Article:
Policies and practices based on discrimination can be present in various areas, including education, employment, housing, healthcare and public services. This can take the form of unequal access to resources, lack of legal recognition or social exclusion.

Eliminating these discriminatory laws, policies and practices requires a thorough review and revision of a society’s legal and institutional framework. This includes the development and implementation of laws and policies that ensure equal rights and opportunities for all, as well as the promotion of awareness-raising campaigns and measures to overcome prejudices and stereotypes.

The overall goal is to create a society based on equality, respect and dignity for all people, where no one is discriminated against because of their personal characteristics or membership of a particular group.

Promoting orderly and safe migration

This goal seeks to improve conditions for people who choose to leave their home countries for economic, social or political reasons.

Orderly migration refers to people being able to migrate to other countries in a legal and orderly manner. This includes clearly defined immigration procedures that allow migrants to settle legally, work and exercise their rights without having to resort to illegal means.

Safe migration means that migrants are protected during their migration process and do not pose a threat to their lives or safety. This includes measures to prevent exploitation, trafficking and abuse as well as the protection of migrants’ rights during their stay in the country of destination.

Promoting orderly and safe migration requires close cooperation between countries of origin, transit and destination, as well as the strengthening of international cooperation and the exchange of best practices. This may include the development and implementation of migration policies and programs that address the needs and rights of migrants, as well as the promotion of education and awareness about the benefits and challenges of migration.

Ultimately, promoting orderly and safe migration aims to maximize the positive impact of migration by empowering migrants to reach their full potential and contribute to economic development while preserving their rights and dignity.

Improve the representation of developing countries in international institutions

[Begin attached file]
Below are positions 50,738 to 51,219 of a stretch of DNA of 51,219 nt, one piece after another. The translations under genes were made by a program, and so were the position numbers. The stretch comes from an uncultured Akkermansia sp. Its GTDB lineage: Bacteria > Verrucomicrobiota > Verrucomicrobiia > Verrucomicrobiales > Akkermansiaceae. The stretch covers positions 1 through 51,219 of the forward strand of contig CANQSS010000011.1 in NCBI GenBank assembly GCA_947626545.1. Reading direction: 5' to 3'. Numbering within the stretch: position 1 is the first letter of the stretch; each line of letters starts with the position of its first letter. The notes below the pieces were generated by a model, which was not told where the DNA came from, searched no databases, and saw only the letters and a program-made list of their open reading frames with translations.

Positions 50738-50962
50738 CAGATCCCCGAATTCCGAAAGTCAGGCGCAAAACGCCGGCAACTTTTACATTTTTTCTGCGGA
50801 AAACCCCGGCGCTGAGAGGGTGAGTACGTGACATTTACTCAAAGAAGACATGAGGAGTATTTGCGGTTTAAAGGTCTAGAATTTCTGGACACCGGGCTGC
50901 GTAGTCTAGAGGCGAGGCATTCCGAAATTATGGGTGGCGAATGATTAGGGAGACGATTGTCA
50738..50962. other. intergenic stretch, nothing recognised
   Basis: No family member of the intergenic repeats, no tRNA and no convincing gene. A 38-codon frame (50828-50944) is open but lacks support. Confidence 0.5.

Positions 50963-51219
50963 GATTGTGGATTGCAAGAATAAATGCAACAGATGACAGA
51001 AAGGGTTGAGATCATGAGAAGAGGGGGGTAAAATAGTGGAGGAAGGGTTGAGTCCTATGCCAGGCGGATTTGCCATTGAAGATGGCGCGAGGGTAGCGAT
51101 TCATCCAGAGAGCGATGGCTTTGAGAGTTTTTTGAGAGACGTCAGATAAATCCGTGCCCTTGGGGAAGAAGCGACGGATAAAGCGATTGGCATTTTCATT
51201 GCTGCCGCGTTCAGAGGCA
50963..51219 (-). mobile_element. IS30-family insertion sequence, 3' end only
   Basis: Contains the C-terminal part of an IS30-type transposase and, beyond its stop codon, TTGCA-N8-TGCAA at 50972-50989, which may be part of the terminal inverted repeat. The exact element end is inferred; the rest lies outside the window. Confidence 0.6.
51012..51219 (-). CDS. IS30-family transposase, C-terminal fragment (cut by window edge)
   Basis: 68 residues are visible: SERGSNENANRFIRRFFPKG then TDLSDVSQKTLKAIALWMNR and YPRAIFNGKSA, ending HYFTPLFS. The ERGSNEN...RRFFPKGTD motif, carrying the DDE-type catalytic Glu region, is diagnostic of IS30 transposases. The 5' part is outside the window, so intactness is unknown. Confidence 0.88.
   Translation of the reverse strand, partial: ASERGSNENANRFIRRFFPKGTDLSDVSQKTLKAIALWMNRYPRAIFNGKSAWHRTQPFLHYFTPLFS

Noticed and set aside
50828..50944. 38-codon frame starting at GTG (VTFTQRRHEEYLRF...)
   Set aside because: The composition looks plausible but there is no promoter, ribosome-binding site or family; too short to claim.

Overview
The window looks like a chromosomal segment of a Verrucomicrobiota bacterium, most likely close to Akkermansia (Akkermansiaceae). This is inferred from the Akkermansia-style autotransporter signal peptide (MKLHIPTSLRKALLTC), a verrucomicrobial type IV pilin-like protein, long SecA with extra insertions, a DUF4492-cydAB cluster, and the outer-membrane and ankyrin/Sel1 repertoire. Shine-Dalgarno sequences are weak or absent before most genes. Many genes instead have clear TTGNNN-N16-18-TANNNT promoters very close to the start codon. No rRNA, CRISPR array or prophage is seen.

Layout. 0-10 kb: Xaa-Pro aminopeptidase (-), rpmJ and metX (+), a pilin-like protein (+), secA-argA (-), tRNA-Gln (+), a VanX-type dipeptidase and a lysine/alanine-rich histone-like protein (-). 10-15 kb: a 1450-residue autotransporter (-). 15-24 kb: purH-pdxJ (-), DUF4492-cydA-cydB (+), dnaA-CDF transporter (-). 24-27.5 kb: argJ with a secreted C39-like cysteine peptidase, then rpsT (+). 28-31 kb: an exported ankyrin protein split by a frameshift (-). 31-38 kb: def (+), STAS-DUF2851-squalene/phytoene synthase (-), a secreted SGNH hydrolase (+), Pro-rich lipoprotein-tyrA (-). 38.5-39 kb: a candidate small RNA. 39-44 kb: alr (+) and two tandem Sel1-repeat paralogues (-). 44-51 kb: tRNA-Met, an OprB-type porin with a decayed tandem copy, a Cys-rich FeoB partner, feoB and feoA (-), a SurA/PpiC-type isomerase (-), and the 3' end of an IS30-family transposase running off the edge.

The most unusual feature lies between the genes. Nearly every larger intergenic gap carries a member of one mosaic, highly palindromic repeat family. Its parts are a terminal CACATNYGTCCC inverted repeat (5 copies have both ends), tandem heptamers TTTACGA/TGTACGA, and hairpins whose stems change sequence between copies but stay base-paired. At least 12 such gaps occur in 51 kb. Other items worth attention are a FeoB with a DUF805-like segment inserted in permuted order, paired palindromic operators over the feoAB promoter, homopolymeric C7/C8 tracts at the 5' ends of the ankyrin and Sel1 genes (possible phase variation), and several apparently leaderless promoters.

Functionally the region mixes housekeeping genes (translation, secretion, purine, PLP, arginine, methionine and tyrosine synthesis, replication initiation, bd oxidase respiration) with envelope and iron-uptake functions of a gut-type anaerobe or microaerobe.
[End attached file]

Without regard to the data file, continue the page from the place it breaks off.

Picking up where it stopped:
Ensure that the voices and interests of these countries are adequately heard and taken into account, especially in decision-making processes that significantly affect their development.
Developing countries are often underrepresented and have less influence in international institutions and organizations. As a result, their needs and perspectives are not sufficiently taken into account. Through improved representation, these countries can be better involved in decisions that affect their economic development, health, environment and other important areas.

To achieve this goal, several measures need to be taken. These include increasing the participation and involvement of developing countries in meetings, conferences and decision-making processes. There is also a need to strengthen the voice and influence of these countries in the decision-making bodies of international institutions by reforming governance structures and increasing their representation.

Furthermore, the promotion of partnerships and cooperation is crucial. Developing countries must be enabled to represent their interests and strengthen their negotiating position together with other countries and organizations.

Improving the representation of developing countries in international institutions is essential to ensure that global development policy becomes more equitable, inclusive and effective. This will help to ensure that the needs and rights of all people, regardless of their level of development, are adequately addressed.

What the situation is like in Germany

In order to reduce inequalities in Germany, the focus is on integration, the promotion of equal educational opportunities and a fair distribution of income and wealth.